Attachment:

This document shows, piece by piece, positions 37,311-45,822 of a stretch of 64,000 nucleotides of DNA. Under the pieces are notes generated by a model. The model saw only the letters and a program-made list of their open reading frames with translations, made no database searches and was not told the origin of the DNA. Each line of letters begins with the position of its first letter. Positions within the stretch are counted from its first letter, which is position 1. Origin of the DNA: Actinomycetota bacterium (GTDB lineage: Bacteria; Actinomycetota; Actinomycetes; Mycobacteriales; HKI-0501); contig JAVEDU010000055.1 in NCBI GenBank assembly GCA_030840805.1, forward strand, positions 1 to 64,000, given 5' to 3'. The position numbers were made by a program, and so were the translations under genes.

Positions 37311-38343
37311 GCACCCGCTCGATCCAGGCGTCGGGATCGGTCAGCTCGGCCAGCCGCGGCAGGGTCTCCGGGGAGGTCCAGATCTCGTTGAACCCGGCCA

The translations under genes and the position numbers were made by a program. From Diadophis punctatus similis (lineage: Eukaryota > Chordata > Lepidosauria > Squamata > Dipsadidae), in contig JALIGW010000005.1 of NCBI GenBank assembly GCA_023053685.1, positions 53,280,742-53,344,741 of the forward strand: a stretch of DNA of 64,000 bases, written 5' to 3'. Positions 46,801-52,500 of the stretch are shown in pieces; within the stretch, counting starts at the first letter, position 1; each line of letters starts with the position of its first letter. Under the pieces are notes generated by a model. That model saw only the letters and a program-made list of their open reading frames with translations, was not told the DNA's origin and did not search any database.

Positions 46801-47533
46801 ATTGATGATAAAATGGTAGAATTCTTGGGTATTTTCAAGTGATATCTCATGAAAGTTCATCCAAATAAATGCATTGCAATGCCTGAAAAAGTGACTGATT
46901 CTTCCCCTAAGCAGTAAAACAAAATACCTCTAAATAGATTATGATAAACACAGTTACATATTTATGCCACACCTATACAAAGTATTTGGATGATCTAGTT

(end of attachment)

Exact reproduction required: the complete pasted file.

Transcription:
This document shows, piece by piece, positions 37,311-45,822 of a stretch of 64,000 nucleotides of DNA. Under the pieces are notes generated by a model. The model saw only the letters and a program-made list of their open reading frames with translations, made no database searches and was not told the origin of the DNA. Each line of letters begins with the position of its first letter. Positions within the stretch are counted from its first letter, which is position 1. Origin of the DNA: Actinomycetota bacterium (GTDB lineage: Bacteria; Actinomycetota; Actinomycetes; Mycobacteriales; HKI-0501); contig JAVEDU010000055.1 in NCBI GenBank assembly GCA_030840805.1, forward strand, positions 1 to 64,000, given 5' to 3'. The position numbers were made by a program, and so were the translations under genes.

Positions 37311-38343
37311 GCACCCGCTCGATCCAGGCGTCGGGATCGGTCAGCTCGGCCAGCCGCGGCAGGGTCTCCGGGGAGGTCCAGATCTCGTTGAACCCGGCCA

The translations under genes and the position numbers were made by a program. From Diadophis punctatus similis (lineage: Eukaryota > Chordata > Lepidosauria > Squamata > Dipsadidae), in contig JALIGW010000005.1 of NCBI GenBank assembly GCA_023053685.1, positions 53,280,742-53,344,741 of the forward strand: a stretch of DNA of 64,000 bases, written 5' to 3'. Positions 46,801-52,500 of the stretch are shown in pieces; within the stretch, counting starts at the first letter, position 1; each line of letters starts with the position of its first letter. Under the pieces are notes generated by a model. That model saw only the letters and a program-made list of their open reading frames with translations, was not told the DNA's origin and did not search any database.

Positions 46801-47533
46801 ATTGATGATAAAATGGTAGAATTCTTGGGTATTTTCAAGTGATATCTCATGAAAGTTCATCCAAATAAATGCATTGCAATGCCTGAAAAAGTGACTGATT
46901 CTTCCCCTAAGCAGTAAAACAAAATACCTCTAAATAGATTATGATAAACACAGTTACATATTTATGCCACACCTATACAAAGTATTTGGATGATCTAGTT